I’ve always taken great pride in being a New Yorker (New Yawka, thank you). It’s a huge part of my identity. When I went to college, I thought everyone at my small liberal arts college would think I was *so cool* that I was from the City. Turns out, they were not. Upstaters are not fond of New York City, especially when it seems only people from the City can claim the title of New Yorker. They also do not like the City’s simplified version of New York geography, wherein you have Long Island, the City, Westchester, and then everything else is Upstate. They like to tell you about Central New York and Western New York, although to be honest, I would just nod along politely and go back to calling it all upstate.
Point is, even when I found myself in a situation where it was uncool to be from NYC I was still hella proud of it.
Interestingly, in England I get much more the reaction I originally expected when I say I’m from New York. I have used my accent to command the respect and attention of a class of students. When people notice my accent (and they always notice my accent), they ask where I’m from, and when I say New York, I have gotten an actual gasp of awe. Even MR has gone on record saying that he finds the NY accent kind of hot (really??). I’ve branded myself as a New Yorker.
I think I can claim the title. Both sides of my family settled in NYC when they got off the boat from Italy and Germany. That makes me a fourth generation New Yorker on my mother’s side and third on my father’s. I went to NYC public schools. I taught in NYC public schools. My cousin is a NYC police officer. I used to have a super thick accent, along the lines of ‘dawg’ and ‘cawfee’ and most of my family still does, even when the NY accent is dying out. I even grew up in Queens, which is one of the more ‘authentic’ boroughs inasmuch as nobody goes to Queens unless they’re from Queens. Or going to the airport.
My family being in New York was an institution. It would always be–until it wasn’t. The transition started a long time ago: distant cousins moved to Florida; my grandparents sold their house in Brooklyn and moved to the Poconos. My father’s parents followed suit, and my uncle went to Jersey. But that was all fine, because my parents were in NYC and they weren’t leaving.
Only–rents got high. My mom kept looking at apartments and realised she could never move because she could never afford a new place. My dad got sick and my sister lived too far away to help as much as she wanted. New Yorkers will know that a drive from Croton-on-Hudson in northern Westchester to Queens is too much of a trek to do on a regular basis. So my parents compromised–they moved to Tarrytown. At first I hated the idea of them leaving NYC, but as it happens, I find Tarrytown amazing. Gorgeous views of the Hudson, amazing restaurants, still proper NY food with good pizza and bagels…MR and I visited my parents there and promptly fell in love. We would move there in a heartbeat if we thought we could ever afford it. But we can’t, so we settled for visiting.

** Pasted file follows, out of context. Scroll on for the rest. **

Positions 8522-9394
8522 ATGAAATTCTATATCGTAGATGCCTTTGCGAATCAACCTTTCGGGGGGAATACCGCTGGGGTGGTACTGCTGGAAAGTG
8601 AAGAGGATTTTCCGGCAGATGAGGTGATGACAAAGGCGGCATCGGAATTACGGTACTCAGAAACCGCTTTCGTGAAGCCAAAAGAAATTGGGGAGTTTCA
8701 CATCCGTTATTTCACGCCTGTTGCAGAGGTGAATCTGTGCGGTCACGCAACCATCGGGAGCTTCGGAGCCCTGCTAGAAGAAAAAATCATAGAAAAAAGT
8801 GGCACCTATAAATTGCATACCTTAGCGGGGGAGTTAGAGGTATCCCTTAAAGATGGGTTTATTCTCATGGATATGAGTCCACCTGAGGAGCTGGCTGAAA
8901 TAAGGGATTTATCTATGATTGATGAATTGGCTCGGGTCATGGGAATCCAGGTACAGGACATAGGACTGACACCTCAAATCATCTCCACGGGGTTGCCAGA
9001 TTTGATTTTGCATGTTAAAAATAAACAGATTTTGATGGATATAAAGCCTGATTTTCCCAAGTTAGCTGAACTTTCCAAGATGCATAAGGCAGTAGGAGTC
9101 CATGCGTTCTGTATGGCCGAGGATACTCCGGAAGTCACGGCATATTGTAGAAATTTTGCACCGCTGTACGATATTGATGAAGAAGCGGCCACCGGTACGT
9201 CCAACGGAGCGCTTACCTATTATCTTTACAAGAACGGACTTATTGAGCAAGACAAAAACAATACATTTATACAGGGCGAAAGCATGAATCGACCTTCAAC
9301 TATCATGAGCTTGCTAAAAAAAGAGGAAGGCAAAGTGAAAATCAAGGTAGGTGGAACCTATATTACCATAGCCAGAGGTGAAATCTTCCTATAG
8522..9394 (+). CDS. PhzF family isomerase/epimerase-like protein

Only then my sister moved to Massachusetts. My dad’s no longer with us, so that left my mom alone in Westchester. She shouldn’t be alone–she’s kind of isolated from everyone because she doesn’t really drive and everyone’s pretty far. Not just my sister, but to get to her brothers in Staten Island and Brooklyn is easily a couple hours’ journey involving several modes of transportation, including a boat to get to Staten Island. So obviously my mom needs to move to Massachusetts. I 100% think she should do this.
But selfishly, I think that my ties to New York are getting severed. My children will never be able to call themselves New Yorkers unless they choose to move there. But even then, won’t they be transplants with their British accents? And can I even call myself a New Yorker anymore? I don’t live there. When I go to the States I will be visiting family in Massachusetts, and I almost spit out the name. Not because Massachusetts is a bad place (I actually quite like it, if I’m honest), but because it’s not NY. And the bagels and pizza will suck. So if I don’t live there and don’t have ties to the City, how can I claim it as ‘my’ city? Do I have to start saying ‘I’m originally from New York’ instead of ‘I’m a New Yorker’?
When I left NY for England I thought I would probably come back. But gentrification and skyrocketing rents mean that the financially comfortable life we lead in Coventry is well beyond our means in NYC, an injustice that stings.
This is definitely an existential crisis. I want to go home, but I don’t know where home is. Faraway is the City that raised me. That’s part of me, but I don’t think I’m part of it anymore. I live in Coventry. I like England and I like Warwickshire, but if I’m brutally honest I still feel like an outsider. I’m always the only American, and that gets a bit lonely, particularly when I have to explain/ represent some of the idiocy this country gets up to.
So where is home? I don’t know.
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